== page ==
But that's exactly what was happening during the final weeks of a just-closed exhibit at The Mary Brogan Museum of Art & Science and Tallahassee Democrat has the exclusive report.
Federal officials have ordered the Brogan not to return one of 50 paintings on loan from a museum in Italy because it is believed to have been stolen by Nazis during World War II.
U.S. authorities are working with the Brogan and the Italian government to determine the owners of the painting, and what to do with it, said Chucha Barber, the Brogan's CEO.
The breathtaking 473-year-old painting, "Christ Carrying the Cross Dragged by a Rogue," is by the Italian Renaissance artist Girolamo Romano. It was part of the 50-piece exhibit, Baroque Painting in Lombardy from Pinacoteca di Brera, which went up March 18 and was disassembled last weekend.
Federal officials ordered The Mary Brogan Museum of Art & Science not to return "Christ Carrying the Cross Dragged by a Rogue" by the Italian Renaissance artist Girolamo Romano because it is believed to have been stolen by Nazis during World War II. / Special to the Democrat/The Mary Brogan Museum of
Barber, working with a curator from the Pinacoteca museum in Milan, intends to put the Romano painting back on display as the Brogan continues a crucial fundraising campaign. A little more than two months ago, the museum embarked on a five-month, $500,000 capital campaign needed to meet day-to-day expenses and payroll. The museum invested heavily to bring the Baroque exhibit to the Brogan.
"I see this as a teachable moment regarding the value of museums and museum objects," Barber told the Tallahassee Democrat in an exclusive interview. "It's also one family's incredible story about the atrocities of the Holocaust."
Barber first learned that the painting may have been stolen by Nazis when she was contacted by Pamela Marsh, the U.S. Attorney for the Northern District of Florida, on July 21. Barber did not know how Marsh came to suspect the painting was tied to Nazi plunder.
It is believed that the Nazi-sympathetic French Vichy government seized and sold the work in question, when the Gentili family — the Jewish family that owned the masterwork — fled Nazi occupation during the war.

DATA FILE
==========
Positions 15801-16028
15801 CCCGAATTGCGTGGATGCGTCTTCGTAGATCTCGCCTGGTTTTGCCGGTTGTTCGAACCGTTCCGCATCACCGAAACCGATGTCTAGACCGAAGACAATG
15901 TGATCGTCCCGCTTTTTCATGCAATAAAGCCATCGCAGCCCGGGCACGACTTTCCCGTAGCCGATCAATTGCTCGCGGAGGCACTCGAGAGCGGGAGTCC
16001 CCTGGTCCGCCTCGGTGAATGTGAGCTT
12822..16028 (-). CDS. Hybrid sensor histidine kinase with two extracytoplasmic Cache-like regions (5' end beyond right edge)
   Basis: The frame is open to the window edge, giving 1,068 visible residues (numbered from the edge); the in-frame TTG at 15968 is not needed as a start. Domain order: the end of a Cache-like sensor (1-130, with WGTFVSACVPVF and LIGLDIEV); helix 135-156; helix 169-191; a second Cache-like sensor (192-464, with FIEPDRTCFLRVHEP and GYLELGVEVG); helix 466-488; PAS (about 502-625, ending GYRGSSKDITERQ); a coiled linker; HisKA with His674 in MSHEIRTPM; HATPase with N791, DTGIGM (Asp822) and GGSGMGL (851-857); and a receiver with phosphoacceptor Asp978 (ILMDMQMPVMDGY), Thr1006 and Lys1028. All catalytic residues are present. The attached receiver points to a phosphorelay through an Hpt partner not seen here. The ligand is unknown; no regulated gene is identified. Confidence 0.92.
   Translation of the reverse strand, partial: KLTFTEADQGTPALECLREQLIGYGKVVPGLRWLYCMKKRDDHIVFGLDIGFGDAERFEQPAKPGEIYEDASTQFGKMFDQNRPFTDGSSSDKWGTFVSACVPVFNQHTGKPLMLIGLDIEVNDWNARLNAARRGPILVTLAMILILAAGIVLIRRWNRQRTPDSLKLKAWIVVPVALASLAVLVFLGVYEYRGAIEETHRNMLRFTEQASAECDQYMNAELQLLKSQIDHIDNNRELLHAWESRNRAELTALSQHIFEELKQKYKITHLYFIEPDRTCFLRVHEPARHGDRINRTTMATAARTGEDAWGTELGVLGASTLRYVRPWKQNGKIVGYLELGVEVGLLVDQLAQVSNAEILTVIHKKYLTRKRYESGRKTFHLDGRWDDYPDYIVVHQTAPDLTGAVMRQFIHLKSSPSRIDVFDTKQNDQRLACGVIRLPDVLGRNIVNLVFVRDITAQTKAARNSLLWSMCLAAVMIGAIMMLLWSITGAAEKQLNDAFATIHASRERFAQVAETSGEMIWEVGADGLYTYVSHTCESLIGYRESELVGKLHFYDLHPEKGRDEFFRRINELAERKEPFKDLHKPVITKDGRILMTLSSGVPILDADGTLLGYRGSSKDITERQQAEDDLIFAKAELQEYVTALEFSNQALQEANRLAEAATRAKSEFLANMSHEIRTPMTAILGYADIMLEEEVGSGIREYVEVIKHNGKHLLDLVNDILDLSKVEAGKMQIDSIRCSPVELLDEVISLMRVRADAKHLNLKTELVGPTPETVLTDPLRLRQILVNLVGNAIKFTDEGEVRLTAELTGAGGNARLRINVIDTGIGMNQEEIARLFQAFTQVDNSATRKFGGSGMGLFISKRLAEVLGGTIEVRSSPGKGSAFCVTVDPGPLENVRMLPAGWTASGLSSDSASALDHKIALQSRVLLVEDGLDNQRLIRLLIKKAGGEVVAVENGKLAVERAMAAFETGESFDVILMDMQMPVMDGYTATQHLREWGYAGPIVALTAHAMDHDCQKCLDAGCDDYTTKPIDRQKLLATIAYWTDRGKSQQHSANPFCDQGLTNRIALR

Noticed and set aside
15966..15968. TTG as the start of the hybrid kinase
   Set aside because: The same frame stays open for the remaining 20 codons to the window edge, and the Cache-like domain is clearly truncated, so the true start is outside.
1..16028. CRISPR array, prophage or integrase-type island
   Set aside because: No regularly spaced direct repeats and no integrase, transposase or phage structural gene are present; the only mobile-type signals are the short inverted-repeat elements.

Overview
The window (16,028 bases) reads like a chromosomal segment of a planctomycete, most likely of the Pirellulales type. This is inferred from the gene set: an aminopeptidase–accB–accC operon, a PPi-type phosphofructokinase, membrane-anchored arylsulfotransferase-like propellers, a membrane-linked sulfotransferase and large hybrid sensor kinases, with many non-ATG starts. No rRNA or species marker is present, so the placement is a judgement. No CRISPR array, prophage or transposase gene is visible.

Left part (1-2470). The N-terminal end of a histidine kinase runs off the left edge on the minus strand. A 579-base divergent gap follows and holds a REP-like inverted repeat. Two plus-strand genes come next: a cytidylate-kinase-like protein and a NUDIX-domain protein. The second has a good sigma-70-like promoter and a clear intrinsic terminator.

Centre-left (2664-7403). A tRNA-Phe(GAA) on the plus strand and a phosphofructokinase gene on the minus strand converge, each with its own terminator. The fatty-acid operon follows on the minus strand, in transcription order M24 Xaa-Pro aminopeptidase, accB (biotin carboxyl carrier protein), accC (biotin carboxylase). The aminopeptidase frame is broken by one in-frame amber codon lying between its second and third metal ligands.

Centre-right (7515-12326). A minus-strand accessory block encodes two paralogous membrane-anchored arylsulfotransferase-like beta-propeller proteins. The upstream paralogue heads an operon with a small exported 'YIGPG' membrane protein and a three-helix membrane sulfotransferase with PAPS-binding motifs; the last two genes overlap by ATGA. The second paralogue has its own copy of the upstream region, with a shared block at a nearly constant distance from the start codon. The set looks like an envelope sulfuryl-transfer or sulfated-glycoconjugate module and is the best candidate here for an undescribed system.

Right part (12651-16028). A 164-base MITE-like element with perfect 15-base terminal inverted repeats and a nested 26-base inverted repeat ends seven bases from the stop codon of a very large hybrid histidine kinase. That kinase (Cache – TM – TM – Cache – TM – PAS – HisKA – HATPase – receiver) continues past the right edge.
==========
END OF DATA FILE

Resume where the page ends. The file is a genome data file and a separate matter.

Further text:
Barber said she was told by Marsh's office that the painting cannot be returned to Italy until the ownership disputes are resolved.
Giuseppe Gentili's grandchildren have taken legal steps to find and reclaim works lost during the Nazi occupation. In 1999, an appeals court forced the Louvre to return five paintings to the Gentili family.
Attempts to reach Marsh were unsuccessful.
Barber did not know the appraised value for Romano's painting, but said it was insured for 1.5 million Euros, or about $2.5 million. A master appraiser from Christie's in New York recently visited the Brogan to examine "Christ Carrying the Cross," Barber said.
The entire Baroque exhibition that was on display at the Brogan is valued at more than $30 million. Barber estimated that it cost the museum about $425,000 to bring the exhibition to Tallahassee.
Untold millions of dollars worth of art, currency, jewelry, gold and other cultural artifacts were stolen by the Nazis throughout western Europe from 1933 to the end of World War II. Many objects have been recovered, and there are ongoing efforts to identify and return artworks such as the one at the Brogan.
Ron Yrabedra, a professor emeritus in art education at Florida A&M University, said there are numerous cases pending worldwide.
"It's not something that's unheard of because it's happened at so many major museums," Yrabedra said. "The Met (Metropolitan Museum of Art in New York) has had this happen, the Getty (in Los Angeles) has had this happen."
Earliest records about the Brogan's painting indicate that it dates back to around 1538, when it belonged to the Antonio and Cesare Averoldi collection. On June 4, 1914, it was put up for auction in Paris and bought by Gentili.
Gentili died in 1940 and his children fled to Canada, spending the duration of the war in Canada and the United States. Other family members, including Gentili's sister, died in concentration camps. The surviving family now lives throughout Europe.
Barbara Goldstein, president of the Holocaust Education Resource Council, was thrilled to learn about the story behind the painting at the Brogan.
"This is a great educational tool," she said. "I would tie this in with the movie 'The Rape of Europa.'
"It's a huge issue legally. How does someone trace an artwork like this, and what is its value? This is a great story."